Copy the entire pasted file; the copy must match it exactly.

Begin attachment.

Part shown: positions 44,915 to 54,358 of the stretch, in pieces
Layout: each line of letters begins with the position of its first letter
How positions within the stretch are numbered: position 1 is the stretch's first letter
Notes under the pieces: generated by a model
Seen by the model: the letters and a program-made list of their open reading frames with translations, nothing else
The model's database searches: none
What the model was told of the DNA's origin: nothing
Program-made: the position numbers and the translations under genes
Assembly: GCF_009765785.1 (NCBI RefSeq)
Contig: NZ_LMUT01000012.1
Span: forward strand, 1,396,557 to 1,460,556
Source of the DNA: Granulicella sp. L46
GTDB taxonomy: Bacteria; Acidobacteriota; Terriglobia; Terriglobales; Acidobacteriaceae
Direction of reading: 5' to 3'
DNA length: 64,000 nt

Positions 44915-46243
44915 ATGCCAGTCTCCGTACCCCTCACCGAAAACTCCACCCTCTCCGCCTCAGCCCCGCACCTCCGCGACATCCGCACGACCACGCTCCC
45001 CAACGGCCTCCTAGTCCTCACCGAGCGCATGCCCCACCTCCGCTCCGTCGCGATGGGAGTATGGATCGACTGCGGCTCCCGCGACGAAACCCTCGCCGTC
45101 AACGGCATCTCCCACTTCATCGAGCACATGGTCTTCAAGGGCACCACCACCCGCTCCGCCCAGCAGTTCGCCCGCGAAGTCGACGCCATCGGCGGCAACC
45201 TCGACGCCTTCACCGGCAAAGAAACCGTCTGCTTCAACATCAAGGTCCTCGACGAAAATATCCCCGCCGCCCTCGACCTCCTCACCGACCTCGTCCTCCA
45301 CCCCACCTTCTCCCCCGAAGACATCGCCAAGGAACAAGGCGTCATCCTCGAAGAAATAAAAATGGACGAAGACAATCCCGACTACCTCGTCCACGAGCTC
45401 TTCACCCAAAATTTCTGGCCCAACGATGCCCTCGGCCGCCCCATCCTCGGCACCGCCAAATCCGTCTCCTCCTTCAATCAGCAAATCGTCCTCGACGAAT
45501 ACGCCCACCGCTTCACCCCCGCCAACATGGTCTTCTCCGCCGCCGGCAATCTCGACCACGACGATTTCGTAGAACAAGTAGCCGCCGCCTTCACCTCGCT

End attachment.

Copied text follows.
Part shown: positions 44,915 to 54,358 of the stretch, in pieces
Layout: each line of letters begins with the position of its first letter
How positions within the stretch are numbered: position 1 is the stretch's first letter
Notes under the pieces: generated by a model
Seen by the model: the letters and a program-made list of their open reading frames with translations, nothing else
The model's database searches: none
What the model was told of the DNA's origin: nothing
Program-made: the position numbers and the translations under genes
Assembly: GCF_009765785.1 (NCBI RefSeq)
Contig: NZ_LMUT01000012.1
Span: forward strand, 1,396,557 to 1,460,556
Source of the DNA: Granulicella sp. L46
GTDB taxonomy: Bacteria; Acidobacteriota; Terriglobia; Terriglobales; Acidobacteriaceae
Direction of reading: 5' to 3'
DNA length: 64,000 nt

Positions 44915-46243
44915 ATGCCAGTCTCCGTACCCCTCACCGAAAACTCCACCCTCTCCGCCTCAGCCCCGCACCTCCGCGACATCCGCACGACCACGCTCCC
45001 CAACGGCCTCCTAGTCCTCACCGAGCGCATGCCCCACCTCCGCTCCGTCGCGATGGGAGTATGGATCGACTGCGGCTCCCGCGACGAAACCCTCGCCGTC
45101 AACGGCATCTCCCACTTCATCGAGCACATGGTCTTCAAGGGCACCACCACCCGCTCCGCCCAGCAGTTCGCCCGCGAAGTCGACGCCATCGGCGGCAACC
45201 TCGACGCCTTCACCGGCAAAGAAACCGTCTGCTTCAACATCAAGGTCCTCGACGAAAATATCCCCGCCGCCCTCGACCTCCTCACCGACCTCGTCCTCCA
45301 CCCCACCTTCTCCCCCGAAGACATCGCCAAGGAACAAGGCGTCATCCTCGAAGAAATAAAAATGGACGAAGACAATCCCGACTACCTCGTCCACGAGCTC
45401 TTCACCCAAAATTTCTGGCCCAACGATGCCCTCGGCCGCCCCATCCTCGGCACCGCCAAATCCGTCTCCTCCTTCAATCAGCAAATCGTCCTCGACGAAT
45501 ACGCCCACCGCTTCACCCCCGCCAACATGGTCTTCTCCGCCGCCGGCAATCTCGACCACGACGATTTCGTAGAACAAGTAGCCGCCGCCTTCACCTCGCT